For my writing class last fall, I read an internet article about Jerry Seinfeld's productivity secret.  He says that the way to get better at writing jokes is to write every day. But how to motivate yourself to write every day?

Jerry puts up a large one year calendar on the wall and every day that he writes, he marks off with a giant red X.  After you make more than a couple of continuous red Xs, you have a chain.  And then it somehow becomes the most important thing in the world to not break the chain.

Although I don't have an actual wall calendar with markings, I suppose I have a metaphorical one.  For the last 211 nights, I have done my best to not break the chain.  There have been late nights when I didn't want to write, didn't know what I was going to write about, and times when I felt very unenthusiastic about this dang blog, but I have always written something.

Only 184 days left to go . . .

Tuesday, January 21, 2014

Guitar Class — Take One

A couple of weeks ago I went to a local place that has music lessons for all kinds of instruments.  Although I would like to learn to play the piano, I don't have one.  So I decided to stick with guitar, because I have one of those.  In fact, I have a really nice one of those, given to me by my honey on a birthday many years ago.  Even the instructor said, "Nice guitar."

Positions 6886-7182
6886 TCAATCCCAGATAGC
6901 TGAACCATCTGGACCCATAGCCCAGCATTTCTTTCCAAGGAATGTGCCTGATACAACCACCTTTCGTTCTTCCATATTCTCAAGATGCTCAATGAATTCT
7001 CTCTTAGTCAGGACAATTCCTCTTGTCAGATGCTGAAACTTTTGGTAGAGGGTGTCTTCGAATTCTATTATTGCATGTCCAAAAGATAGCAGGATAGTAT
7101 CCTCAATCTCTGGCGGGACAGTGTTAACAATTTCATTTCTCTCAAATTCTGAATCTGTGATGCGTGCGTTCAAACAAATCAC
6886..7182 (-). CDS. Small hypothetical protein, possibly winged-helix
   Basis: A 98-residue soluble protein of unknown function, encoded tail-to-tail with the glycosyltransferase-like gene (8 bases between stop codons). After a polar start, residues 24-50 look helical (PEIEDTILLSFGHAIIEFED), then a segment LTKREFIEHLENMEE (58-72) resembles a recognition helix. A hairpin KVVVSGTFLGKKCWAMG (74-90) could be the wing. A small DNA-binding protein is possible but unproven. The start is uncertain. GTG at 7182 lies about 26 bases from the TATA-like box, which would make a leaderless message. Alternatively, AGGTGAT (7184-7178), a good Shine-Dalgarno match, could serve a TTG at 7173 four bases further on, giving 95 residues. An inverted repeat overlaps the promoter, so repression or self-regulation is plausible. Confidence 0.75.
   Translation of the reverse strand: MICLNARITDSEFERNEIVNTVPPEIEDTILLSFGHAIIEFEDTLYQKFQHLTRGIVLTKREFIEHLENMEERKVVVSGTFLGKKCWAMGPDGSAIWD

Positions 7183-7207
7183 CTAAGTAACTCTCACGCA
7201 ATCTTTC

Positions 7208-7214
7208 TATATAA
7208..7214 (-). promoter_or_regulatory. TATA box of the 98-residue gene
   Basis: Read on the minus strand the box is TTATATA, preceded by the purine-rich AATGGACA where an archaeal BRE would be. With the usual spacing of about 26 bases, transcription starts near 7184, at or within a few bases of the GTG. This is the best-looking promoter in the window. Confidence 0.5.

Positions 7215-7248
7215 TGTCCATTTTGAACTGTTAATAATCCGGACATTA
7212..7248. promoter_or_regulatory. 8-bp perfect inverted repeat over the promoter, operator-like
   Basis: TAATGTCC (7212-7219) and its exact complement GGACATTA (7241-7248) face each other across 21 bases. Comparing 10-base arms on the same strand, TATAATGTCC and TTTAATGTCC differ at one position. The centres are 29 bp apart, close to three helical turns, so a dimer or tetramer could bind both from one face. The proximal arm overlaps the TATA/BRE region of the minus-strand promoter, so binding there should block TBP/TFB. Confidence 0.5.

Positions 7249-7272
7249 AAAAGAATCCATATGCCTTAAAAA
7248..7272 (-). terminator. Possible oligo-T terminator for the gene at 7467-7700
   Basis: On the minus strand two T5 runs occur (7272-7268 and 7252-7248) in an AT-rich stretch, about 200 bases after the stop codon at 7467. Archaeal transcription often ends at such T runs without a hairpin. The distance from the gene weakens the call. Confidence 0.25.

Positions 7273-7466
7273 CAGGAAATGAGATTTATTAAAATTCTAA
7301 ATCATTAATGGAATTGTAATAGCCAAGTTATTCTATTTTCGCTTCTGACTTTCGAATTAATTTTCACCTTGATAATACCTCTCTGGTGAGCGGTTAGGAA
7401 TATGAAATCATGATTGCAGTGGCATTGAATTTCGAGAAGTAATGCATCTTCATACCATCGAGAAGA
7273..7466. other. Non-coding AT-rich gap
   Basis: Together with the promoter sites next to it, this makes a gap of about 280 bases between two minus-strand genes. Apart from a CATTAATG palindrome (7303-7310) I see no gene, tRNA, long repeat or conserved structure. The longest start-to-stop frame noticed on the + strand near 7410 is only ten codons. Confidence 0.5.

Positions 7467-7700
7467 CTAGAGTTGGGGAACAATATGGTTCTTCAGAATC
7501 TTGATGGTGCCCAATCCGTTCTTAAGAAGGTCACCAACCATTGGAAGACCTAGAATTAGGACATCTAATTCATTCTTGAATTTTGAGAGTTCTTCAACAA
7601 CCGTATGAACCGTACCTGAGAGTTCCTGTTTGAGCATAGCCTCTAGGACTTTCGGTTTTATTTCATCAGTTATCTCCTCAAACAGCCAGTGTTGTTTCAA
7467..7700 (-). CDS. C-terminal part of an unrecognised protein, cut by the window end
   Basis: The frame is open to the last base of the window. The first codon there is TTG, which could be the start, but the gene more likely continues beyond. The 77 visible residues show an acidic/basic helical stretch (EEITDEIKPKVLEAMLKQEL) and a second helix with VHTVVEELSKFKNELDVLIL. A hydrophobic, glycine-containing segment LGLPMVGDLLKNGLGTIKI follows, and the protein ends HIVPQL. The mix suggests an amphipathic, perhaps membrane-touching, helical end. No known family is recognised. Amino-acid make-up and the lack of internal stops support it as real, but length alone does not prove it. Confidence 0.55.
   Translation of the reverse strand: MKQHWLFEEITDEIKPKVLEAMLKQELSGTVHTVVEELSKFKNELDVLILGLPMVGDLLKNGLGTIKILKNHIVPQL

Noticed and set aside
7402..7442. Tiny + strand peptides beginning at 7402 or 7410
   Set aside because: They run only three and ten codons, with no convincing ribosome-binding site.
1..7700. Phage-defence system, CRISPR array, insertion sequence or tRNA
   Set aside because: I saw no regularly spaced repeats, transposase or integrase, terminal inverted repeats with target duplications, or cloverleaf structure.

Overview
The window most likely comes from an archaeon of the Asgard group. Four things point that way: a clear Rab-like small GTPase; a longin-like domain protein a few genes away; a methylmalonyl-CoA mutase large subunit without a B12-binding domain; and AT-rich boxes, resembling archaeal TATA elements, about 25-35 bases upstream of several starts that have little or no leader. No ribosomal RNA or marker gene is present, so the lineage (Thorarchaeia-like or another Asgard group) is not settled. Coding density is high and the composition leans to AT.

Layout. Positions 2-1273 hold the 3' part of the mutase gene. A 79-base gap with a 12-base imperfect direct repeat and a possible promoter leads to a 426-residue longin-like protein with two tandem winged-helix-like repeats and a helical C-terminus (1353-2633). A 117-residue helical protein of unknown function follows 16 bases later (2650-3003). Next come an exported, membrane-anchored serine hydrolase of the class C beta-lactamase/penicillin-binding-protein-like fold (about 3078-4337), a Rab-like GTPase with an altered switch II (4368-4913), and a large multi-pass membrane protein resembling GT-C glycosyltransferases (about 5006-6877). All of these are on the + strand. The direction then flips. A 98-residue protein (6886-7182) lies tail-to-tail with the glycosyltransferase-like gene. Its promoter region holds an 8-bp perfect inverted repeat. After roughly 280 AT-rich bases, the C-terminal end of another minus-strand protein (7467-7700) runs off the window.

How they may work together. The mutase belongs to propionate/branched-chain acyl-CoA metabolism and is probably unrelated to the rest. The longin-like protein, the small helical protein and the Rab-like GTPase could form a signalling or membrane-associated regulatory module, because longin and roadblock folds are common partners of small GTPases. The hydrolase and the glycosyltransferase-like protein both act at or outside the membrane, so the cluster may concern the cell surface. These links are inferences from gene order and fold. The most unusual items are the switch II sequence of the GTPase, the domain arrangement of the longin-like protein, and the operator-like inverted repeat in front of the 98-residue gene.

I've taken guitar lessons more than once in my life, but I haven't managed to keep it up.  I know some chords and taught myself to play London Bridges for my first graders a few years ago, but inevitably at some point, the guitar goes back in its case and doesn't come out again for a long time.

But not this year.  This is my chance.  Unfortunately, that first lesson didn't go that well.  The instructor was very nice, but we didn't really connect on a musical level.  He had never heard of most of the folkies I listen to, and although I recognized the rocker names he dropped, I didn't know any of their music.